Roxy at http://www.roxyfreeman.com/

Procrastinatress at http://themindssky.wordpress.com/

… And now, as Damian said, “once you’ve posted your answers, comment on this post with your post link so I can keep up with the answers!”

 

 

#AtoZChallenge: April 14 – M is for Masculus

Building where Stendhal dictated "la Char...

Building where Stendhal dictated "la Chartreuse de Parme" in 1839 : 8, rue de Caumartin, 9th arrond. Français : Immeuble où Stendhal a dicté "la Chartreuse de Parme" en 1839 : 8, rue de Caumartin, 9e arr. (Photo credit: Wikipedia)

masculus, mascula, masculum: male/masculine, proper to males; manly/virile

Reflecting on male characters… What influences us now in the development of a character? For a fiction writer the credibility of a character is important is it not? At least for the sort of fiction this writer fancies doing: fantastic maybe, but still anchored in real life. The speculation is about circumstances and events: those can be extraordinary, once in a decade, once in a century, or even more far-fetched. But good fantastic arises from the ordinary. And the characters must be credible. It is about you, reader, ultimately, you are the central character.  But I am diverging.

If you are male, a male reader, what do you expect from a male character? And what if you are a female reader? What makes an attractive male character you may be tempted, or, better still, compelled, to identify with? And how has this evolved over time, say, since Stendhal wrote “La Chartreuse de Parme”? For example, James Bond belonged to the fantasy world of Ian Fleming, and probably drew more than one trait from the rat bag of more or less secret agents he must have known in the 40’s-50’s. But was Bond credible? Maybe he was for contemporary readers. How about Hiro Protagonist in Snow Crash (1992)? Can you believe in a sword-fighter/hacker/pizza-delivery-boy? But few readers would really believe in or identify with those characters surely? Did they a decade ago, twenty, thirty years ago? Strangely enough, still in Snow Crash, 15 year-old YT  – the Kourier – is, for this ageing male reader, a more realistic human being (says a lot about this writer’s prejudices?)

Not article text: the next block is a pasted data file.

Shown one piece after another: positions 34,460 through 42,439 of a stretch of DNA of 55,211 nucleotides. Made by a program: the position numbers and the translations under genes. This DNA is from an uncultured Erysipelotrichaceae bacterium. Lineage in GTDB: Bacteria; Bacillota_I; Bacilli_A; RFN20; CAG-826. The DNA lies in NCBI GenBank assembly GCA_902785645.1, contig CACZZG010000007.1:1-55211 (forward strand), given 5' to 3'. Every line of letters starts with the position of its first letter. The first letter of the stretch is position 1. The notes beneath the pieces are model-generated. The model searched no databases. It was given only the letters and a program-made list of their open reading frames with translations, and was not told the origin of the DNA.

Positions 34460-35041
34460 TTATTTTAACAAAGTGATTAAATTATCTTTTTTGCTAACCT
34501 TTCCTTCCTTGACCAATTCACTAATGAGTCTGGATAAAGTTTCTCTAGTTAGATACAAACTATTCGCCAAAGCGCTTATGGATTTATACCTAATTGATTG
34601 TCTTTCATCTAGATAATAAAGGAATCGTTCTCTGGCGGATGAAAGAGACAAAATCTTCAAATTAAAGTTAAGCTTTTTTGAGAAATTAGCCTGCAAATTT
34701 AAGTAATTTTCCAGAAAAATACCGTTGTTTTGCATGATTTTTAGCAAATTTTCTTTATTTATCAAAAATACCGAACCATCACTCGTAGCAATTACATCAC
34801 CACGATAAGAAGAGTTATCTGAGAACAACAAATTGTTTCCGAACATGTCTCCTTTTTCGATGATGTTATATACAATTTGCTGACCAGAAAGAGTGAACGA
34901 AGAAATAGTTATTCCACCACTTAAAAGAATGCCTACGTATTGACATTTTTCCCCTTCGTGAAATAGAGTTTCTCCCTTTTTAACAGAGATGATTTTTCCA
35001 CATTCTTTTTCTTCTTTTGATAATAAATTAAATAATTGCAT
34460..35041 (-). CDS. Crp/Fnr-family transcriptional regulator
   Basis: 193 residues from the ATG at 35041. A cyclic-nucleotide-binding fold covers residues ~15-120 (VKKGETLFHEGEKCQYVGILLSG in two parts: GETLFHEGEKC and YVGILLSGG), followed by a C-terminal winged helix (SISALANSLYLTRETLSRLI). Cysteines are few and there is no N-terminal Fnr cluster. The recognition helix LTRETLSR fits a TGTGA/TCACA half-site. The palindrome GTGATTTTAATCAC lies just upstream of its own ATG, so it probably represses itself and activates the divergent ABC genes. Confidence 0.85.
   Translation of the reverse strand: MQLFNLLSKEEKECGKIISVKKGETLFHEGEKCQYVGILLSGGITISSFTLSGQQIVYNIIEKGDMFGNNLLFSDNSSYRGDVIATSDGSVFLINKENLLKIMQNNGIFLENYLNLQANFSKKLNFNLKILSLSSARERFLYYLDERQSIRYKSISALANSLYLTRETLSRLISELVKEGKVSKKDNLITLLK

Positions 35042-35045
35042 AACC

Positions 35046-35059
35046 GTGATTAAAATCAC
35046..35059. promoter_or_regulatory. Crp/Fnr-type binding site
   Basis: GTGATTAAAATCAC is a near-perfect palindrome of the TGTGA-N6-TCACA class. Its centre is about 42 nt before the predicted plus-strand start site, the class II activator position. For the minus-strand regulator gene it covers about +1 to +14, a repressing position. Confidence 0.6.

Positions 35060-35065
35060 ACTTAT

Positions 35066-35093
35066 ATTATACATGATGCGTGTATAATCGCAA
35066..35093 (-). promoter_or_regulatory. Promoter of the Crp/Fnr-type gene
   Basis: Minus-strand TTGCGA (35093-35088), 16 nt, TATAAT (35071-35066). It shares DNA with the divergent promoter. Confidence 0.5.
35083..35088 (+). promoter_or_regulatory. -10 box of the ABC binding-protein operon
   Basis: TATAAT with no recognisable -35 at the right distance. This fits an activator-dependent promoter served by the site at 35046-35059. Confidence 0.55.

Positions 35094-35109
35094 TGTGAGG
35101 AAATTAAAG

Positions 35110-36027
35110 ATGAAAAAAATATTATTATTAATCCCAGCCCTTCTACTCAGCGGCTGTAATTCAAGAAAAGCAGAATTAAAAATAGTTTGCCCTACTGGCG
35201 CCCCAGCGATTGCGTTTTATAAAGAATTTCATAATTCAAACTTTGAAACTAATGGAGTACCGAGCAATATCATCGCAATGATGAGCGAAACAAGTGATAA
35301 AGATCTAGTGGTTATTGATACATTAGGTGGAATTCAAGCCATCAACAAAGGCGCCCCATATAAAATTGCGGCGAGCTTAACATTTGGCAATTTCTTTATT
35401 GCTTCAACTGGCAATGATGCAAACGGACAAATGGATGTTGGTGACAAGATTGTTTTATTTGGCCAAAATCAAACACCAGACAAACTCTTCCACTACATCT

What has “realism” got to do with a character’s gender? I happen to believe it has, but can’t pin down why exactly. Is “credibility” be equated with “realism”? Another wild guess: the male gender – as characters and perhaps reality go – has become highly undifferentiated, so that male characters have tended to slide into stereotypes: the heart-of-steel ninja, the ageing benevolent geezer, the serial killer, the lost writer? Is there a maleness “trend” in fictional characters?

The Page

Chapters One and Two are out! I’m grateful for comments from readers and writers… This is “work in progress”, an unfinished novel which is still evolving, with characters running away, doing their own things!

The virtual locations, Berlin and then the “Mindless Island” are in Metaverses (respectively Twinity, renamed Tarsus, and SL) but also, in the background, in the “Street”, invented all those years back (1992) by Neal Stephenson, an author I much admired. You can see some of the (real life) places Sarah and Julian love here. There is a picture of Jane, Julian’s sister, in her SL avatar here. Enjoy!

A montage showing author Neal Stephenson and f...

A montage showing author Neal Stephenson and four historical characters from his book series The Baroque Cycle: (counterclockwise from top left) Isaac Newton, Gottfried Leibniz, Electress Sophia of Hanover and William of Orange (Photo credit: Wikipedia)

#AtoZChallenge: April 9 – H is for hacker

April 9: Hacker

Hackers“It is by poking about inside current technology that hackers get ideas for the next generation. No thanks, intellectual homeowners may say, we don’t need any outside help. But they’re wrong. The next generation of computer technology has often—perhaps more often than not—been developed by outsiders.” – Paul Graham

continue

A place for hackers and thinkers

A place for hackers and thinkers (Photo credit: Wikipedia)